Doctors across England are taking part in their second 24-hour walkout in 40 years, as the UK government pushes ahead with new contracts which would see them working longer, more antisocial hours with less pay, they say.
Some of those striking told VICE News they were considering emigrating because more work would push them to breaking point, and emphasized that having a doctor who was exhausted could mean the difference between life and death for a patient.
"Tired people make mistakes," said Alice Carter, 36, who works in anesthetics and intensive care, outside the Royal London Hospital in Whitechapel, east London, on Wednesday.
She added that there are already strict regulations on airline pilots and truck drivers, so why shouldn't there be similar safeguards for doctors — who often deliver lifesaving treatment.
The deal would see a 11 percent basic pay rise, but additional remuneration for those working weekends would be reduced. The British Medical Association (BMA) has suggested halving the wage increase in return for keeping extra payments for working on Saturdays, something which has been rejected by the government.
Speaking on Wednesday, a Department of Health spokesperson said the strike was "completely unnecessary" adding: "It is very disappointing that tens of thousands of patients and National Health Service (NHS) staff have been inconvenienced by the BMA."
The industrial action is being held by junior doctors, a moniker which refers to doctors who have graduated but are still undergoing specialist training to become consultants or family doctors. Those who fall within this category may have graduated more than 10 years ago and are generally between the ages of about 25 and 40.
Formal talks broke down in January, after another planned walkout was avoided. Thousands of doctors, nurses, and former patients took to the streets of London on Saturday, holding aloft placards representing their colleagues who were working that weekend or had already left the country.
On Wednesday, nearly 3,000 operations were canceled and many other appointments were disrupted, though junior doctors who were on call for emergency services on Wednesday were still working when required.
Junior doctors make up around a third of all medical staff and there are more than 55,000 of them in the UK, though those in Scotland, Northern Ireland, and Wales will not be included in the new contract.
Outside the Royal London Hospital on Wednesday, demonstrators had organized shifts so at least a dozen would be outside throughout the day.
Carter, 36, said she was taking a stand against three things: the hours, the pay, and the "government's agenda." She explained that she has worked one of every three weekends for the 13 years she has been training. "If we're not going to increase the total number of doctors," she said, the new contract could only result in staff being "overtired and overstretched."
Carter also accused the government of "using misleading statistics" for what was clearly a "cost-cutting exercise."
"More people than before will go abroad," said Andrew Aswani, 40, who has been a junior doctor for 16 years. Aswani has worked in Australia where he said the conditions were much more favorable. "[The contract] can't make things better, it'll make things worse," he said.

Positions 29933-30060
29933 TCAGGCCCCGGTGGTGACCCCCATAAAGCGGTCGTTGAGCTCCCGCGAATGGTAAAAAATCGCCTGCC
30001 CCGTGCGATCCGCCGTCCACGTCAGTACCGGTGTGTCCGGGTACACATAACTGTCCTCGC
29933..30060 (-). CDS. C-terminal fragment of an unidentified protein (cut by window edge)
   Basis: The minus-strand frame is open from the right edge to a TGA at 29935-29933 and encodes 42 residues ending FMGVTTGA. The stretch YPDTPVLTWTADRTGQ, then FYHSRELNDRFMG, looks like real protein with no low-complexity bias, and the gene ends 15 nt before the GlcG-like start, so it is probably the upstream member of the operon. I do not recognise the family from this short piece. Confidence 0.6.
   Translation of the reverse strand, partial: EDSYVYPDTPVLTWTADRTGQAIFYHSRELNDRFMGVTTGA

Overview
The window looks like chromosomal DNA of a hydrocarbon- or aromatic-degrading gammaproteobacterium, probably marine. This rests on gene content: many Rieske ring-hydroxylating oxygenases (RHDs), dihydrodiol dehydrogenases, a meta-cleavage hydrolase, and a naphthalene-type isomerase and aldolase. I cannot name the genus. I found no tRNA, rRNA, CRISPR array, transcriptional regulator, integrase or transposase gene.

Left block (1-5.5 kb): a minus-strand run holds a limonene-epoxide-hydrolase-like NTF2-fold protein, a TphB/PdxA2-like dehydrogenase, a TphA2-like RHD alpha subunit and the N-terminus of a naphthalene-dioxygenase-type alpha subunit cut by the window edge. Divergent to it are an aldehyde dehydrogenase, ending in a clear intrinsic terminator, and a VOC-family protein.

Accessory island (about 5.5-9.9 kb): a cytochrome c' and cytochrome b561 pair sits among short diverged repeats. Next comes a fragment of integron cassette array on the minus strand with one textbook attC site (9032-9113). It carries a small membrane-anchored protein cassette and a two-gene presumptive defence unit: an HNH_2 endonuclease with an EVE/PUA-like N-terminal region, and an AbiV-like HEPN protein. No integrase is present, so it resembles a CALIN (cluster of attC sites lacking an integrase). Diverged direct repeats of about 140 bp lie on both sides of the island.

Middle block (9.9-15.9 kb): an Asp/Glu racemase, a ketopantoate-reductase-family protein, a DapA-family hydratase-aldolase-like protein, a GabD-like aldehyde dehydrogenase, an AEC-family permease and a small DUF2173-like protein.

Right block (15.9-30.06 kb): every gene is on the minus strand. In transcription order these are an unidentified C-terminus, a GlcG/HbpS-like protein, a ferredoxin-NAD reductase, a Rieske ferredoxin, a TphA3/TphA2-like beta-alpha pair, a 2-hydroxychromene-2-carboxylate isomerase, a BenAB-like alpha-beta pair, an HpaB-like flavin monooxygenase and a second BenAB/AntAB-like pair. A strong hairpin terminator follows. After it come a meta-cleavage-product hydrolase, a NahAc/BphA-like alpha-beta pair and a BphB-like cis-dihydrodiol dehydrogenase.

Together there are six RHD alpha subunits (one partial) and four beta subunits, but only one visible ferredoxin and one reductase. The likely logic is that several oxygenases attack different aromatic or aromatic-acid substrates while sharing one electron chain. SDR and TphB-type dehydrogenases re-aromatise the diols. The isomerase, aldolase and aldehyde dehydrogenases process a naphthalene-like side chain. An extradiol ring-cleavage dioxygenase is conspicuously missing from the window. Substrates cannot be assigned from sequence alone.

Kate Flavin, 33, has been a junior doctor for 11 years and said she was "absolutely livid" when she heard of the new contracts. "You're already working your bum off and have exams."
Flavin echoed the sentiments of a lot of other healthcare workers, when she said she doesn't think Health Minister Jeremy Hunt cares, and his move to impose the contracts rather than properly listening to the concerns of the doctors was evidence of that.
In an interview with the BBC on Wednesday, Hunt described the industrial action as "very damaging" and said it was "important" to note that less junior doctors were participating in this strike than had taken part before. "I think it's a good deal, it's a fair deal," he said.
Within the NHS, however, Flavin said the consultants she worked with had been "very supportive. Everyone's behind it 100 percent."
"At the end of teaching [the lecturers] will say good luck," Sanjueet Chana noted. The 31-year-old has been a junior doctor for seven years and said he was "despondent" when he heard about the new contract.
Das Ragavan, 37, was also feeling somewhat pessimistic. He told VICE News that he didn't think Wednesday's strike would be pivotal, but hoped that continuing to raise awareness was changing public opinion. He had gone in to work with other junior doctors at 7.30am to make sure everything was in order for the day, before they began protesting at 8am.
"We have to believe [the strike will] be successful," Helen Hughes, 28, said. She's been a junior doctor for seven years and works in pediatrics. "If it's not successful [and the contract is enforced] in its entirety I think we'll be sliding towards a privatized healthcare system which I don't want to work in."
"If it comes to the point where we have to make decisions on people's health versus whether they can pay, I would refuse to work there."
"I don't think any of us would argue it's a perfect system," Hughes said, but added that while the NHS had its flaws, in a publicly funded system there also needed to be leeway and an understanding that better results needed to be accompanied by more funding.
Hughes said she's worked in New Zealand, and that's where she'd return if this contract goes through. "Us leaving is not an empty threat," she said.
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